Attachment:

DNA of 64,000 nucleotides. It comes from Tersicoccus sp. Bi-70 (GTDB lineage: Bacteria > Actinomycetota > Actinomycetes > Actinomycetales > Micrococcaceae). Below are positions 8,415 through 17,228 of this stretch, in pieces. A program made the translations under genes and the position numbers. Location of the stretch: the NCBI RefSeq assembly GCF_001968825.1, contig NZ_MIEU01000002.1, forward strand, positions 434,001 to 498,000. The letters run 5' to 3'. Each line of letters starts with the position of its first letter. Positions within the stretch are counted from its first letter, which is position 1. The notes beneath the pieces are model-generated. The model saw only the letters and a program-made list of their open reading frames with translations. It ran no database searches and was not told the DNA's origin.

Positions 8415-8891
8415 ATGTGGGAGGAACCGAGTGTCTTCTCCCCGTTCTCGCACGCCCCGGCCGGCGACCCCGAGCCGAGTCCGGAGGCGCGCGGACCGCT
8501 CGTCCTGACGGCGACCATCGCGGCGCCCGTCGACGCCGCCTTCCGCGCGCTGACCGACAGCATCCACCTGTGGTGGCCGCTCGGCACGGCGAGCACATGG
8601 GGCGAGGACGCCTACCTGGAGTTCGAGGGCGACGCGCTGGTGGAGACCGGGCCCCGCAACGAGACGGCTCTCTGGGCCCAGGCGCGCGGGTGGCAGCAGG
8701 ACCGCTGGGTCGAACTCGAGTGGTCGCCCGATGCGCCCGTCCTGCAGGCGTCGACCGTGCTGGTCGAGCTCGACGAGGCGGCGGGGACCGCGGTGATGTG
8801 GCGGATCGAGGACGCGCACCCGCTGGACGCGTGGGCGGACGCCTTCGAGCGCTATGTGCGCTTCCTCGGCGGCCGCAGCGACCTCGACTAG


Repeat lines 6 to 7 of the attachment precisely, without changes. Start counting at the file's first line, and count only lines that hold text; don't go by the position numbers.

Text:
8701 ACCGCTGGGTCGAACTCGAGTGGTCGCCCGATGCGCCCGTCCTGCAGGCGTCGACCGTGCTGGTCGAGCTCGACGAGGCGGCGGGGACCGCGGTGATGTG
8801 GCGGATCGAGGACGCGCACCCGCTGGACGCGTGGGCGGACGCCTTCGAGCGCTATGTGCGCTTCCTCGGCGGCCGCAGCGACCTCGACTAG